|Common Name||Black-headed Uakari|
|Range||Brazil, Colombia, and Venezuela.|
The species Cacajao melanocephalus was previously named the black-headed uakari and two subspecies were thought to exist: Cacajao melanocephalus melanocephalus (black-backed uakari) and Cacajao melanocephalus ouakary (golden-backed uakari). However, in 2008 a new black uakari was discovered and the species group was reassessed by Boubli et al. using morphological and molecular analyses. Cacajao melanocephalus ouakary was found to be a junior synonym of Cacajao melanocephalus but its common name, golden-backed uakari, replaced the previous one, black-headed uakari. Cacajao melanocephalus melanocephalus was elevated to species status as Cacajao hosom (the Neblina uakari), and the new species was named Cacajao ayresi (Aracá uakari).
The golden-backed uakari is characterized by a black haired head, black hairless facial skin, black lower limbs and hands, black soles on hands and feet, and a reddish hued flank, tail, and upper limbs. They are noted for having a particularly short and non-prehensile tail and highly specialized teeth.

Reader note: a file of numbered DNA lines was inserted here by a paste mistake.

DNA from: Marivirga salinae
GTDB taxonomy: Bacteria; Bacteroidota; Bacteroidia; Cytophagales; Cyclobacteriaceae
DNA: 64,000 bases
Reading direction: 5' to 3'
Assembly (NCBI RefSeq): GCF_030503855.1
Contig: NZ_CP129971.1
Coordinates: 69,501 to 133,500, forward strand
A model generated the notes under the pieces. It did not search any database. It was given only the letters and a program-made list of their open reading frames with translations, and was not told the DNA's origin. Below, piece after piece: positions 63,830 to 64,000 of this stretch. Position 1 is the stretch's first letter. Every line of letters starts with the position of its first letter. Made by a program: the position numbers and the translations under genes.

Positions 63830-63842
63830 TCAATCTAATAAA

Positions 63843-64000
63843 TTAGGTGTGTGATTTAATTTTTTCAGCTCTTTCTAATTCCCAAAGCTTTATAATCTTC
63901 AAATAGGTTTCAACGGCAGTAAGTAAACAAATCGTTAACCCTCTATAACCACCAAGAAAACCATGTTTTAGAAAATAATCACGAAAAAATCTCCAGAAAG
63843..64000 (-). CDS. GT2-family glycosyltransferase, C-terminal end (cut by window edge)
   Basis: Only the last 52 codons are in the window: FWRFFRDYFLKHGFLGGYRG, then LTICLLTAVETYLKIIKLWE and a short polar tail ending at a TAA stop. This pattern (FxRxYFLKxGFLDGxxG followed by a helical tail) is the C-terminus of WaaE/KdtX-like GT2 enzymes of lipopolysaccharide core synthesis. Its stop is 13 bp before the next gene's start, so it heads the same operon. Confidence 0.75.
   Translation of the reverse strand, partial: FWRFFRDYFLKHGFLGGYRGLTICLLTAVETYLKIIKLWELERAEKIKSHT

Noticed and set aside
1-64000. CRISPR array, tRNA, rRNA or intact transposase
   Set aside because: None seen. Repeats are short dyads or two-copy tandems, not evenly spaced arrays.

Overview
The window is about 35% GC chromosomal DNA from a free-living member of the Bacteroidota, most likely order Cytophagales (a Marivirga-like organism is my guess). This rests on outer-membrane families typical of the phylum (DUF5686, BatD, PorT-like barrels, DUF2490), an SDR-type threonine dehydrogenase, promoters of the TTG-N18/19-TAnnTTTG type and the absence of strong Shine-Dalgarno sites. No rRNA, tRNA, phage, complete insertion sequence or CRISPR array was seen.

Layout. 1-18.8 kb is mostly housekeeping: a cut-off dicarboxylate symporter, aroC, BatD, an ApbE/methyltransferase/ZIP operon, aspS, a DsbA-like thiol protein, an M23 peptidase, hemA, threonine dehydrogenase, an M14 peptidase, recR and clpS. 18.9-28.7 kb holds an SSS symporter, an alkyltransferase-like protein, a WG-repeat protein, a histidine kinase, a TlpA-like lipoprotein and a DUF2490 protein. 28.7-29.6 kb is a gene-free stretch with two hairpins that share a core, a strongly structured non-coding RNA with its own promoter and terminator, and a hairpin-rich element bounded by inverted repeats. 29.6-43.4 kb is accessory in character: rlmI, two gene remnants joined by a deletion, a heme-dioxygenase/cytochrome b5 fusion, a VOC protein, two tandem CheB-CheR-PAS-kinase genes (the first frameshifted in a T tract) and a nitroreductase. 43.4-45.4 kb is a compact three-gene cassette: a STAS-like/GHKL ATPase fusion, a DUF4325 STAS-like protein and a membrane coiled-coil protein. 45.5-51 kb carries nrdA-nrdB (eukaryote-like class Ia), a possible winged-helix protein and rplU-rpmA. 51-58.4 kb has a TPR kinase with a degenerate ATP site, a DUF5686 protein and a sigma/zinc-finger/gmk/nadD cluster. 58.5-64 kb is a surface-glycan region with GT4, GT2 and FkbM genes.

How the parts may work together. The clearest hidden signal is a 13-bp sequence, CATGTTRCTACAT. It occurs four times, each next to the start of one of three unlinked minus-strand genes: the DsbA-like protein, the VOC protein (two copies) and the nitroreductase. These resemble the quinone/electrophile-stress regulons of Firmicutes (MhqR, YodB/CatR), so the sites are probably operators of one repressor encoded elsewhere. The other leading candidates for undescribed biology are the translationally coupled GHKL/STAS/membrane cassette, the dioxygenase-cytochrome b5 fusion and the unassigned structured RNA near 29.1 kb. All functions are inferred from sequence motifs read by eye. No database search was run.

Sexual dimorphism is present, with females being slightly smaller than the males, having a mass generally less than 3 kg compared to an overall species' mass ranging from 2.5 to 3.7 kg.
They typically live in groups of 5-40 individuals, but occasionally more than 100 may come together. Individuals within a subgroup exist in close proximity and interact frequently. The uakari are diurnal. They move around by walking and running on all fours and even climbing and galloping. Leaping is the main method of travel, allowing them to cover a distance of 10 meters in one leap. Swimming is done only when required, as when they accidentally fall into the water.
Newborn infants range from 25% to 67% of the mother’s body length. After birth, the infants follow the mother for a year and a half, being carried on her back or front side.